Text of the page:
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My Family

Required Adventure

Understanding your religious beliefs and the beliefs of others can help you make sense of the world around you. This Adventure lets you learn about your own faith and family and explore ways to continue your faith practices in the future.      

This Adventure is commonly done at home with the Cub Scout’s family.  If it is being done as a den, ensure that every parent and guardian is aware of the content and the activities that the den will do and allow for parents to opt out of doing it as a den activity and choose to complete the requirement at home. 

Requirements

Family & Reverence Adventure This Adventure may be earned by completing the requirements below OR by completing a Religious Emblem of the Cub Scouts family’s choosing.
With your parent or legal guardian, talk about your family’s faith traditions. Identify three holidays or celebrations that are part of your family’s faith traditions. Make a craft, work of art, or a food item that is part of your family’s faith traditions.
Multimedia Collage
LocationIndoor
Energy 3
Supply List3
Prep Time3

Create a multi-media collage celebrating your family’s faith traditions.

  • Magazines, newspapers, and catalogs with pictures of holiday celebrations 
  • Scissors and glue sticks for each Cub Scout 
  • Poster board, 11”x14”, or large sheets of paper for each Cub Scout 
  • Markers, colored pencils, and crayons for each Cub Scout 

Before the meeting: 

  1. Encourage Cubs to bring their own pictures of their faith traditions or celebrations.  

During the meeting: 

  1. Encourage Cub Scouts to have a discussion about their family faith traditions, holidays, and celebrations and how they can be reflected in their colleges. 
  2. Instruct Cub Scouts to cut out images, words, and phrases that represent their faith traditions and holidays.  
  3. Have Cub Scouts arrange and glue their cutouts onto the poster boards or large sheets of paper, creating a collage. 
  4. Allow Cub Scouts to use markers, colored pencils, or crayons to add drawings or additional details.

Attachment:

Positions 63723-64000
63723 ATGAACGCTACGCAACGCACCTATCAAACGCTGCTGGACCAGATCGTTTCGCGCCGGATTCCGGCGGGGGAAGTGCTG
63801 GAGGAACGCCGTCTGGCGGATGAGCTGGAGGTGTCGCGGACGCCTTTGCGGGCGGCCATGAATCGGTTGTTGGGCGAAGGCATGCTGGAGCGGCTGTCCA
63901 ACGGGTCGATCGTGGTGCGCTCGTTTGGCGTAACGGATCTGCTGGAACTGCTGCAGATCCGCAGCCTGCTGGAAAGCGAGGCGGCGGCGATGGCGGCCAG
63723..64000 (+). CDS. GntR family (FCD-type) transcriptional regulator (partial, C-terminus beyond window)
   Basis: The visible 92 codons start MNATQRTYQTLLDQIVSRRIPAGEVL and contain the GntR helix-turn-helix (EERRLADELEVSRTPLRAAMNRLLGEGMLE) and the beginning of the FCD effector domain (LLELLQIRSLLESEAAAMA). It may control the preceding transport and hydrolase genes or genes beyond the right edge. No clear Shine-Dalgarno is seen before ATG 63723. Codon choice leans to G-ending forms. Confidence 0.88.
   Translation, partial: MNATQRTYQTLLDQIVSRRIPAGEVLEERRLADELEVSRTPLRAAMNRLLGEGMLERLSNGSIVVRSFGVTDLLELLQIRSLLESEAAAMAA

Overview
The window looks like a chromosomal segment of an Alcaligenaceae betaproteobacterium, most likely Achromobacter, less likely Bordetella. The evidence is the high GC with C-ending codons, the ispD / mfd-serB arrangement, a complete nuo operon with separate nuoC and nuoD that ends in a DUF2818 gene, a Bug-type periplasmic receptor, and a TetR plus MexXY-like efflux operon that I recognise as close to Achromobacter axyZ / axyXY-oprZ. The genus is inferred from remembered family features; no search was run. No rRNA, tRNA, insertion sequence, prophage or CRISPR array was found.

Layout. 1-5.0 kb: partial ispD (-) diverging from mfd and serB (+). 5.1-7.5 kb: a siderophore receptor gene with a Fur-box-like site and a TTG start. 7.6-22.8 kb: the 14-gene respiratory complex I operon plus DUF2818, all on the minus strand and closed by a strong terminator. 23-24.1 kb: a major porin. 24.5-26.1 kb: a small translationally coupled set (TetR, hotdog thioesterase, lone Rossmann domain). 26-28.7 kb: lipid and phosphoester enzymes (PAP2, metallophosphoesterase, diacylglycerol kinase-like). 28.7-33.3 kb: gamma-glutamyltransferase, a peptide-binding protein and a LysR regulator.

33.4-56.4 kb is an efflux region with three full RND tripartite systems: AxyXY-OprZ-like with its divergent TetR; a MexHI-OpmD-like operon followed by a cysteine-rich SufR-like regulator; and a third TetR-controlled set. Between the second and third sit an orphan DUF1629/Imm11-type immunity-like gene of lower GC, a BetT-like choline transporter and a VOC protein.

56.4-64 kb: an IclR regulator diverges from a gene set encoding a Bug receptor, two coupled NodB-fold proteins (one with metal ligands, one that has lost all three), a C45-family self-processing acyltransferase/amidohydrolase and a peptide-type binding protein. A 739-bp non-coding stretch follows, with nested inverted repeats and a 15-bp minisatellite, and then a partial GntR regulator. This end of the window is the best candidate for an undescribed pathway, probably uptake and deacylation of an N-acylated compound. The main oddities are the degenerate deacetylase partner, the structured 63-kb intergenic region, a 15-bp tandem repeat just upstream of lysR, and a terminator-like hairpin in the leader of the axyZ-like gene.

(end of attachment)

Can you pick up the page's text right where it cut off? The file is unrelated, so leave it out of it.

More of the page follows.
5. Once the colleges are complete, have each Cub Scout share with the group. Encourage them to explain the significance of different elements in their collages. 
Wood Crafting
LocationIndoor
Energy 3
Supply List3
Prep Time3

Make a wood craft that can be used as part of your favorite family faith tradition, holiday, or celebration.

  • Covering for workspace for each Cub Scout 
  • Seventeen popsicle sticks for each Cub Scout 
  • Acrylic paint 
  • Paintbrush for each Cub Scout 
  • Container of water to wash paintbrushes 
  • White glue 
  • Scissors

During the meeting: 

  1. Ask Cub Scouts to share their holidays or celebrations that are part of their family’s faith traditions. 
  2. Have Cub Scouts paint the popsicle sticks with acrylic paint. 
  3. Once popsicle sticks are dry (will only take a couple of minutes), have Cub Scouts line up the popsicle sticks in a row, face down. Use 10 regular-sized sticks to build the house. 
  4. Tell Cub Scouts to use 3 popsicle sticks to hold the wall together. Glue one at the top, another one in the middle, and the third at the bottom. 
  5. Tell Cub Scouts to take two popsicle sticks and cut ⅓ of one stick and ½ of the other and arrange the sticks from small to big.  
  6. Have Cub Scouts use the ⅓ piece on top, followed by the ½, then the ⅔, and finally two full-sized sticks. To hold them together, glue the remaining ½ piece to the back and let it dry. 
  7. Have Cub Scouts carefully flip over the roof and the wall and place them next to each other. 
  8. Tell Cub Scouts to glue two sticks at the sides of the roof to attach it to the wall. 
  9. Tell Cub Scouts to glue their faith decorations with regular white glue and the help of a paintbrush to distribute the glue evenly. 
Carry out an act of kindness.
A Dish Of Kindness
LocationIndoor
Energy 3
Supply List1
Prep Time1

Clean up the dishes after dinner.

  • No supplies needed

During the meeting: 

  1. Discuss with Cub Scouts the importance of kindness and helping around the house. 
  2. Tell Cub Scouts to clean up the kitchen after a family dinner. Encourage Cub Scouts to clear the table, wash, dry, and put away the dishes. 

At the next meeting: 

  1. Ask Cub Scouts to share how being kind and cleaning up dishes at home went. 
  2. Brainstorm with Cub Scouts other acts of kindness that they can do at home. 
Helping Hands
LocationIndoor
Energy 3
Supply List1
Prep Time1

Help your family members with a chore.

  • No supplies needed

During the meeting: 

  1. Talk to Cub Scouts about kindness around the house. Ask Cub Scouts what it feels like when their siblings help them. 
  2. Brainstorm ideas on how Cub Scouts can help their siblings with a chore. 
  3. Tell Cub Scouts to help their siblings with a chore at home. 

At the next meeting: